before them. Treifenbach dismounted in silence to
lift his companion from her horse. " Good-night, Vio-
letta," he said, in a low tone.

She was standing on the veranda steps. For a mo-
ment she hesitated, and then she threw her arms about
him as once before, and whispered, with a world of
caressing entreaty in her voice, " Oh, stay, stay, stay !
Do not leave us I I beg, I implore you as my brother !"

He did not now thrust her from him. Trembling
with agitation, he gently loosened her clasping arms
and put them from him ; his voice was not harsh, out
full of pain, as he said, almost inaudibly, " Violetta,
Violetta ! do not tempt me beyond my strength. You
beg me to stay, but it is from you, you that I must flee,
— you who make my father's home mine no more
forever. Can you understand this, child? No, no,
you cannot!"

With a profound sigh, he turned, took both horses
by their bridles, and slowly walked away.

At some distance from the villa he looked back, and
through the darkness could still perceive a dark figure
leaning against the balustrade of the veranda. Yes,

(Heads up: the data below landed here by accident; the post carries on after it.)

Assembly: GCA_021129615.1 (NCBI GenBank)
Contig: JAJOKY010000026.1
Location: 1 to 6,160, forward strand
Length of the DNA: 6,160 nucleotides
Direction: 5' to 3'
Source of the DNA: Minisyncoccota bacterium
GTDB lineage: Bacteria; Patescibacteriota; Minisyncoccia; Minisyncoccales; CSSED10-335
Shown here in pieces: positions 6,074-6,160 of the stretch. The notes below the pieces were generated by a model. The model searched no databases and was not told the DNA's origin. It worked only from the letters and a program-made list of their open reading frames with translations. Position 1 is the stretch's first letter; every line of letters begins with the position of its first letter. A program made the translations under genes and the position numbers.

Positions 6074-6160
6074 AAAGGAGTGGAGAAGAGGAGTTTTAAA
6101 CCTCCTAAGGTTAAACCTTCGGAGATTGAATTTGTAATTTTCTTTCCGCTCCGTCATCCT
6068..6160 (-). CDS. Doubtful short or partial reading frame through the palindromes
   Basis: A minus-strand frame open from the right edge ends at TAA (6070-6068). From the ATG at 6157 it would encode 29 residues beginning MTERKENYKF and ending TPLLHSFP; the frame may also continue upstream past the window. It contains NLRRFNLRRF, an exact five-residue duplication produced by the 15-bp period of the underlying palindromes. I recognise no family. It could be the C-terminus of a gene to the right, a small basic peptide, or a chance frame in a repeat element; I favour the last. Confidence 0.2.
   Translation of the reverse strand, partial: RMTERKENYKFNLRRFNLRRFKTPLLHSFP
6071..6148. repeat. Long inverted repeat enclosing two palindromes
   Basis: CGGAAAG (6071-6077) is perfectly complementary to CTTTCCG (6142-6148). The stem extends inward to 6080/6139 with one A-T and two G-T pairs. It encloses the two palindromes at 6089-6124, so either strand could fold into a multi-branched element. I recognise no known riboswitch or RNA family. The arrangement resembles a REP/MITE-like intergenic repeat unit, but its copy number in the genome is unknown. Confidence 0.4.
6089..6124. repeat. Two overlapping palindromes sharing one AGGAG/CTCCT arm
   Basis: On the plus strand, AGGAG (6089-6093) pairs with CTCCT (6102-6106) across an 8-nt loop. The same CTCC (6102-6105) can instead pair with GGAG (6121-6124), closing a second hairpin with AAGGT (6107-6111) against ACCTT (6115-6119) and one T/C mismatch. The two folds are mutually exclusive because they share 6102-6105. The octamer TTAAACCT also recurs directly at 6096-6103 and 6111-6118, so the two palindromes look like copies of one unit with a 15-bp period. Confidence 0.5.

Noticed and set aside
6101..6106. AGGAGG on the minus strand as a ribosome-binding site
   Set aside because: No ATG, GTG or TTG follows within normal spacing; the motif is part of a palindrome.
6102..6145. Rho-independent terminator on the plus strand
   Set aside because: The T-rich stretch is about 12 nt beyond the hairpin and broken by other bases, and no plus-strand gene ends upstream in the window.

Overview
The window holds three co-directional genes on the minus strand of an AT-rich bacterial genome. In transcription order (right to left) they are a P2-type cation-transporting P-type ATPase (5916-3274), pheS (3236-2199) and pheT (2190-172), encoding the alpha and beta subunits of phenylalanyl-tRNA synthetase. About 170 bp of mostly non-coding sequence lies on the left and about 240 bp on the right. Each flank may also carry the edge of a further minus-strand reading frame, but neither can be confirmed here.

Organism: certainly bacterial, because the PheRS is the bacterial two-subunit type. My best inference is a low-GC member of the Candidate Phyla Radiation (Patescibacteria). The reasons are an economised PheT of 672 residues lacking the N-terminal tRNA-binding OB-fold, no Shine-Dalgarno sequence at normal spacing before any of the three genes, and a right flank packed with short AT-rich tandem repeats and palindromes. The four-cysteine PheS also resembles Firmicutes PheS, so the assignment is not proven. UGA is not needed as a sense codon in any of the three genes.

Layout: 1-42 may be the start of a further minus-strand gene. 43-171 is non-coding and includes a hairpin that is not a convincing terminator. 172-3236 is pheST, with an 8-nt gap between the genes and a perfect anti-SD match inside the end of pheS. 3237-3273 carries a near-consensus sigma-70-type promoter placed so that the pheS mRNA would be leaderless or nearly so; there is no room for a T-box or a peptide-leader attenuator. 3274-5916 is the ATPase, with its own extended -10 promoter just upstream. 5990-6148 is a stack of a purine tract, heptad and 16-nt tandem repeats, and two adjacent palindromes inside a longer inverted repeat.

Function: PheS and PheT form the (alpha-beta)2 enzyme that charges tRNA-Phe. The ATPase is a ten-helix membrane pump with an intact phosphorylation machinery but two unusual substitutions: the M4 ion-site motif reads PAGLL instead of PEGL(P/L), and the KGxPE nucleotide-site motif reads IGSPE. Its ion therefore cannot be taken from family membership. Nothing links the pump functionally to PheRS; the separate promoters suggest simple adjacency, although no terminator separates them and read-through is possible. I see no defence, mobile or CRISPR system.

he even fancied that he could see the pale, reproachful
little face, which he felt must haunt his memory all
throui{h his future life.


ravenhorst's 'tounq master'

"Oh, yes, it was to be. I always said my Fräulein
would be sure to marry a Count and be a Countess
like her blessed mother. I am sure ever}'^ one could
see it just to look at her."

Thus spoke Doris, the old housekeeper at Eaven-
horst, as she was walking through the suite of rooms
in the second story of the old mansion, feather-duster
in hand, making sure that everything was in readi-
ness for the young couple to be installed here. The
windows were wide open everywhere, and a soft, deli-
cious air was wafted through the rooms, whence there
was a charming view, over and beyond the trees on
the tei-race, of a wide stretch of country. This story
had been occupied by Marie Louise's parents during
their brief married life, and everything had remained
in its old order, — the pictui'es on the walls, the furni-
ture, the bi'ic-a-brac on tables and shelves, which
Fran Doris had dusted so carefully, — nothing had been
changed. The housekeeper passed into the next room,
the one devoted specially to the 'young master.' Hero
the fine collection of weapons, the stuffed eagle over
the book-case, the turning-lathe, and a cabinet of min-
erals, all bore witness to the tastes of its former owner,